The Explanation

Recently, as you all surely know, the Beacon published an anonymous piece in our Written Word section entitled How Do I Even Begin to Explain This. The article created quite a stir within the Yeshiva University community, and without, accumulating thousands of hits and hundreds of comments within hours of it being posted. Many commenters were upset by the article, mostly for the content of it and for the way in which the sexual encounter was presented.  Others felt the article was poorly written, and still others accused the Beacon of posting the article purely to stir up controversy. I’d like to explain to all those interested the reasons we at the Beacon chose to publish the article. I don’t want to defend the article or the author’s purpose; I want to explain my decision as Editor-in-Chief of the Beacon.

First things first: we did not post the article in order to create a scandal. The extent of the reaction to this article was unexpected and unintentional. This article, like all articles that we publish, has literary value, and this one carried with it an important message as well. Nothing we do at the Beacon is intended to create controversy. We instead focus on publishing pieces that will lead to open and thoughtful conversations, on presenting ideas, and allowing all students at YU access to a public forum in which they can voice their opinions—not just the mainstream ones.

This article does talk about sex. Yes, sex. And the premarital kind, too. Yes, this is assur (a sin according to Jewish law). No, we don’t encourage or promote the act of premarital sex. However, it happens. It happens in our community, and we as a community prefer to pretend it doesn’t happen. This much can be ascertained by the amount of comments objecting to a public discussion of a Stern woman having sex. The only way we can address the issue in any way—to fix it, to make sure it doesn’t happen, to make sure if it does happen, protection is involved, etc—is to talk about it. That is why we posted the article—so people would talk about it. And talk they did.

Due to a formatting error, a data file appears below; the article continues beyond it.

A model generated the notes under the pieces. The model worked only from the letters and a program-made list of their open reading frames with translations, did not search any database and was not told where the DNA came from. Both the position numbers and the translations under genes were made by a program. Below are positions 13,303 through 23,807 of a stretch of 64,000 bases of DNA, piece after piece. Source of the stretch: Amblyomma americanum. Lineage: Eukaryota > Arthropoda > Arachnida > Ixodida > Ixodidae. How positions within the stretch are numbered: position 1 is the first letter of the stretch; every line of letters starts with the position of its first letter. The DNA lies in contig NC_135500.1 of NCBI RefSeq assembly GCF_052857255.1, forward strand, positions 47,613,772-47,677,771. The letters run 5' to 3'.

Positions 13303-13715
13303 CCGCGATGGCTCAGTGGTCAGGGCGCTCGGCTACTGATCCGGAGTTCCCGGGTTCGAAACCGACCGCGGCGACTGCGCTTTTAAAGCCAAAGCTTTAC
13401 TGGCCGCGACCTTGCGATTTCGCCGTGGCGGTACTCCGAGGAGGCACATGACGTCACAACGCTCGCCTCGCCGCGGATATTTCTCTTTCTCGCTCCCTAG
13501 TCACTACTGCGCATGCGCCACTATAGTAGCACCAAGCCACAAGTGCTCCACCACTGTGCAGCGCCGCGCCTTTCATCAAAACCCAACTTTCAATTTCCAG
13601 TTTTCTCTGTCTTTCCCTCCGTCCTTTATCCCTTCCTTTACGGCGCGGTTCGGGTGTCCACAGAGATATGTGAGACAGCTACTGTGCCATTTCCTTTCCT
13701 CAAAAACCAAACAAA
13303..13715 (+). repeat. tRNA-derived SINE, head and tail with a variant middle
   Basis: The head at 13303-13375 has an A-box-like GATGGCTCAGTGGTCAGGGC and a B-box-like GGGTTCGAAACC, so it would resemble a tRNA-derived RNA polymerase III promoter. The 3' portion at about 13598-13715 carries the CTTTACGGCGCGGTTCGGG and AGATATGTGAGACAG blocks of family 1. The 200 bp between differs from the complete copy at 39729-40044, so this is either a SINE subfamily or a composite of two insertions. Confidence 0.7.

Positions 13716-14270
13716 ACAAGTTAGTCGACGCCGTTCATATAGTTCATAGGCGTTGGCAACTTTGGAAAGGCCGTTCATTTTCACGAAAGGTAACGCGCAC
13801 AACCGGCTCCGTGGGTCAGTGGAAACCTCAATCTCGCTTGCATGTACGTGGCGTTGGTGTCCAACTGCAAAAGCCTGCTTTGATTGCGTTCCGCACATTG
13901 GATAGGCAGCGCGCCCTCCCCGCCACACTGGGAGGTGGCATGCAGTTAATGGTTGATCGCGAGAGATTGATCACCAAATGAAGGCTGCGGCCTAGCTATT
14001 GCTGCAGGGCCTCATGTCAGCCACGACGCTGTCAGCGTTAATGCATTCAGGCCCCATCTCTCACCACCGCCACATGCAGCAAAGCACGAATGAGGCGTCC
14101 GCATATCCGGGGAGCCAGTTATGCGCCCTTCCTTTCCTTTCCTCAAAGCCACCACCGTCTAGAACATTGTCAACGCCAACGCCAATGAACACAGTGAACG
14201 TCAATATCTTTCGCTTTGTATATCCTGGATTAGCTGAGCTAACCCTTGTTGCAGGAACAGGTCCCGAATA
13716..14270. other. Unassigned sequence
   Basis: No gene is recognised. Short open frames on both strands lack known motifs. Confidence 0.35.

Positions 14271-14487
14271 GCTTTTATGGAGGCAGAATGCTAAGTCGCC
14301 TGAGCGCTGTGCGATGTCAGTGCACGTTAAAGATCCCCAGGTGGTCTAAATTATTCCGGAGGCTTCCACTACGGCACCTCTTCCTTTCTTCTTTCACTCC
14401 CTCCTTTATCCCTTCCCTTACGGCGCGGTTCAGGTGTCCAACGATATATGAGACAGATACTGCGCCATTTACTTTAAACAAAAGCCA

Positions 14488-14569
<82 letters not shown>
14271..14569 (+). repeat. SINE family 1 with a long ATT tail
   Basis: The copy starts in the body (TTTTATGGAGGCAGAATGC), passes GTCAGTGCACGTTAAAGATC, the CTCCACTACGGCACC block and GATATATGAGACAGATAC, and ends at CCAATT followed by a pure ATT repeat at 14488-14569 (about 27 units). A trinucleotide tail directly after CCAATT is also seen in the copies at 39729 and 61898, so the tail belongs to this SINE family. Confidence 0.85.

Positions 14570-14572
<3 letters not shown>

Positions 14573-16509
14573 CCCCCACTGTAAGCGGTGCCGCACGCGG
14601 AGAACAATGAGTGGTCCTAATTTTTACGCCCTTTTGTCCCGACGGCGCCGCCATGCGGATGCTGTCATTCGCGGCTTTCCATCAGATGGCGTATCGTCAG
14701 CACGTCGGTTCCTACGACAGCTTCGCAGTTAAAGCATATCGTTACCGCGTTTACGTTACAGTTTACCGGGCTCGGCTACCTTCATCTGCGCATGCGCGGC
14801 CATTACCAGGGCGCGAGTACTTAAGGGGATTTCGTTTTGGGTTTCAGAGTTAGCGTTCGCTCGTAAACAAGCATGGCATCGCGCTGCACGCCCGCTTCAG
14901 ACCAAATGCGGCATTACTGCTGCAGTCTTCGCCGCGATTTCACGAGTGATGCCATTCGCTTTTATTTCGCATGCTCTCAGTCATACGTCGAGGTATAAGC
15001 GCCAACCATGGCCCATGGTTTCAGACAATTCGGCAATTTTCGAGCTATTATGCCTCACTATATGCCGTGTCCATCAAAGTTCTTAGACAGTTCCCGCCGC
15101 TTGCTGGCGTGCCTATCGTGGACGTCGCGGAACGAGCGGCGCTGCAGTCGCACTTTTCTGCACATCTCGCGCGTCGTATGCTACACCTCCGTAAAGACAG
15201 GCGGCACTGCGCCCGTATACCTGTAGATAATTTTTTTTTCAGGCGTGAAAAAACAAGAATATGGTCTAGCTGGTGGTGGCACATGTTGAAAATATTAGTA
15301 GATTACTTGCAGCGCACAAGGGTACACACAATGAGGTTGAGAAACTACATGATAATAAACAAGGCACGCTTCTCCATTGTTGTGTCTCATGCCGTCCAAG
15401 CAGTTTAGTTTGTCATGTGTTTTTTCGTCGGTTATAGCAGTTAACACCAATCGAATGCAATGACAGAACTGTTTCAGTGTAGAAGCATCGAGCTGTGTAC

Whether or not the story seems graphic is fairly subjective, and depends on the sensitivities of the individual reader. It was, in my opinion, not only relatively clean and euphemistic, but also fairly prudish compared to other articles on our site. It was for this reason that I saw no reason to minimize the “graphic” details in the posted version of the story; however, we did add a “reader discretion advised” notice to the beginning of the article in order to remain sensitive to the readers who might be offended by such material, and in the future we will be sure to continue this policy.

In terms of the journalistic quality of the piece, much has been said for each side; some seem to think it’s “beautifully written,” others think it’s the worst writing they’ve ever seen. For my part, I found the writing to be raw and honest, emotional and frank. I think, in fact, it is this honesty that has upset many of the readers.

To all those upset by the article, I apologize. But I do not regret the decision to post it. This is the reason the Beacon was founded in the first place– to be a platform for every student, not just the majority. The Beacon will continue to adhere to this mission and welcomes writers and topics from across the board. Conservative or liberal, frum (right-wing religious) or atheist, we want you to have a place to say what you believe, in a way that will help start conversations.

Thank you.
Simi Lampert,

The exact story of what took place between the Beacon and YU in “The Meeting” that people are talking about will be explained in a separate article.